The escrow company receives funds and directly pays the lender, so you don’t have to manage this portion of the sale even if you’re not working with a realtor. Still, working with a seller’s agent can dramatically simplify the closing process and ensure everything goes smoothly.
FAQs About Selling Your House With a Mortgage
How Soon Can You Sell Your House After Buying It?
You can sell your home at any time, but experts recommend waiting at least two years after buying it. Waiting two years helps homeowners avoid capital gains taxes under the two year ownership and use rule— also known as the two-in-five-year rule. This period may also give the home time to appreciate so a homeowner is more likely to break even or make a profit when reselling the home. Find out how much you could make selling your home right now.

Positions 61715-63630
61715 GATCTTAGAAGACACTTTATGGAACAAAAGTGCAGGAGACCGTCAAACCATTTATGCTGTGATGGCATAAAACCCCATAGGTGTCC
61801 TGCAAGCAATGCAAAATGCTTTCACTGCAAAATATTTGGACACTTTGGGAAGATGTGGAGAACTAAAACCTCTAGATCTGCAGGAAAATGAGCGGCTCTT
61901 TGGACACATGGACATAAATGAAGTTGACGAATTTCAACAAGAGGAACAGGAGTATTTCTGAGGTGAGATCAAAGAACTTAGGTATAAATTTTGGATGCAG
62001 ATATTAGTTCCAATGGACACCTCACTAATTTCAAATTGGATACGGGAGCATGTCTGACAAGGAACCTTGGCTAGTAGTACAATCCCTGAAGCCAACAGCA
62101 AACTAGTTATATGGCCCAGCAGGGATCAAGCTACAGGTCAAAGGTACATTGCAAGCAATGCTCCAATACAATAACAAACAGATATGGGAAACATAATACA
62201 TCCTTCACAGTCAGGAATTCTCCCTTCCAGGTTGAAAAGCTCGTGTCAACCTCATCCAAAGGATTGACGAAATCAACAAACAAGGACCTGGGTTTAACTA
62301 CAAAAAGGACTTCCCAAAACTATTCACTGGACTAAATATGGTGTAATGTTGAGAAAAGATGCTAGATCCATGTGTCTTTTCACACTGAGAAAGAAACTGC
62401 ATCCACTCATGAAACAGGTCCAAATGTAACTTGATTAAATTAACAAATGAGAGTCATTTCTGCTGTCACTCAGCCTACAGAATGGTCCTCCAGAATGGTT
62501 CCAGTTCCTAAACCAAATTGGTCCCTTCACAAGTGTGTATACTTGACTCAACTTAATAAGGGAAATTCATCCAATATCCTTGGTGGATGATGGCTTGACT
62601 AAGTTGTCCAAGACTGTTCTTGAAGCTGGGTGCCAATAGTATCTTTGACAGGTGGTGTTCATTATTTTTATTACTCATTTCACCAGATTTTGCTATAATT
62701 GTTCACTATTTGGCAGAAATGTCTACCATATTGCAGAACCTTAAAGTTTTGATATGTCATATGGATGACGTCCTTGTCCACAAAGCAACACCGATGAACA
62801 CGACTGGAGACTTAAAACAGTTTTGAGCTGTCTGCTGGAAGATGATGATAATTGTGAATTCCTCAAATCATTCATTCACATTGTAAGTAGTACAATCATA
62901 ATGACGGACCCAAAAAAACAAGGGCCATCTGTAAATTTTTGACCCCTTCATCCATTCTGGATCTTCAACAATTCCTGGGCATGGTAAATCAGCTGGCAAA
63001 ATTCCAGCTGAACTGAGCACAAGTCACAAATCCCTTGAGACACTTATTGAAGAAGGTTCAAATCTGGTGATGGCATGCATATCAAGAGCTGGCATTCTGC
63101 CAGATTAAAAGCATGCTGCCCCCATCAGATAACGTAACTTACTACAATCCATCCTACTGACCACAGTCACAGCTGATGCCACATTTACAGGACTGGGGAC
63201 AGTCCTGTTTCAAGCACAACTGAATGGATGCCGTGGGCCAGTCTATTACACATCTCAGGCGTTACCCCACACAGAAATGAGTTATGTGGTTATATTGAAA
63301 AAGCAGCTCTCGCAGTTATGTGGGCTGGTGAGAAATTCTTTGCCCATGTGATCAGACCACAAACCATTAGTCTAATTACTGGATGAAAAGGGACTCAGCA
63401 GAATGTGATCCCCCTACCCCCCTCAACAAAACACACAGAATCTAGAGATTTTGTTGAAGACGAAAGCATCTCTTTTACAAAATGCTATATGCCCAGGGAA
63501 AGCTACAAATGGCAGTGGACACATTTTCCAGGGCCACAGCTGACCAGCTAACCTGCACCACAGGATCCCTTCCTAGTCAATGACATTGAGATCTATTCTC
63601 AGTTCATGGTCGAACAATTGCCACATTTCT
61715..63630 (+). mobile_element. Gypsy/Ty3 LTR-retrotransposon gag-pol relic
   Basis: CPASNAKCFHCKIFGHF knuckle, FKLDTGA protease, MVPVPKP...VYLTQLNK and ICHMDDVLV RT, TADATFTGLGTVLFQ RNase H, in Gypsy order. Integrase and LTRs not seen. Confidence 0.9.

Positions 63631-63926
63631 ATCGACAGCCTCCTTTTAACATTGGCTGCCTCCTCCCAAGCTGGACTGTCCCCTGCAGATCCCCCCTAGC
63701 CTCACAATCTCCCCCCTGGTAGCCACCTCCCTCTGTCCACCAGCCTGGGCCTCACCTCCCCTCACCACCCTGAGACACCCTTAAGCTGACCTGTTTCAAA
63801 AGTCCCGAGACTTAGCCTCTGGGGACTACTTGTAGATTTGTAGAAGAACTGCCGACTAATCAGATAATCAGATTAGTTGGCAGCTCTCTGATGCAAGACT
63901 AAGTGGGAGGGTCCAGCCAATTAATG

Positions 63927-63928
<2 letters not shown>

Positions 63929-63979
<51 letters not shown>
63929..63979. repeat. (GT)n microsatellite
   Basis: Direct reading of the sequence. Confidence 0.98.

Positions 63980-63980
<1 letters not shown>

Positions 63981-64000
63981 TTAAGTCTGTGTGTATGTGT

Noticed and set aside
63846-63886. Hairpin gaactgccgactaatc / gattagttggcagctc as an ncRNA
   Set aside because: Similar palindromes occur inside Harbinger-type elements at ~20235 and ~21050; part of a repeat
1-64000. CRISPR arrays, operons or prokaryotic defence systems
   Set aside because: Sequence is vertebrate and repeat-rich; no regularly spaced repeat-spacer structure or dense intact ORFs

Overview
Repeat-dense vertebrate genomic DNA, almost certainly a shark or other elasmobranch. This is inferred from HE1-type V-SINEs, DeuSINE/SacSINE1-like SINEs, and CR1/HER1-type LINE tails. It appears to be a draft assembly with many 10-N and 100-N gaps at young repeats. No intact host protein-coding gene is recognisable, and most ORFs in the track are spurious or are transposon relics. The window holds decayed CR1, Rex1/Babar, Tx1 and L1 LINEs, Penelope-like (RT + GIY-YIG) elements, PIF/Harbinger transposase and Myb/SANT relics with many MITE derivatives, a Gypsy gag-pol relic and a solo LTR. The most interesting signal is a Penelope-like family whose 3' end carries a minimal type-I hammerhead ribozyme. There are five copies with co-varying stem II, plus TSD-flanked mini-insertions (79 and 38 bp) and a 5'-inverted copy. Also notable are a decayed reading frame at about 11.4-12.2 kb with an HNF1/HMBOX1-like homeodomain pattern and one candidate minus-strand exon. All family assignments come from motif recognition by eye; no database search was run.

Can You Sell Your House With a Reverse Mortgage?
You can sell your house with a reverse mortgage, but you will have to pay off the entire loan balance, including interest and fees. In fact, if a maturity event triggers mortgage payoff, you’ll be required to sell the house or pay off the balance in full. Maturity events may include falling behind on property taxes, insurance, or HOA fees. Learn how to sell a house with a mortgage.
Is There a Penalty for Selling an FHA Home Early?
There is no penalty for selling an FHA home early because the Federal Housing Administration does not charge borrowers prepayment fees. However, homeowners who want to sell their FHA-financed home while underwater on the loan must cover the deficiency at closing. Learn what happens to your loan when you sell your house.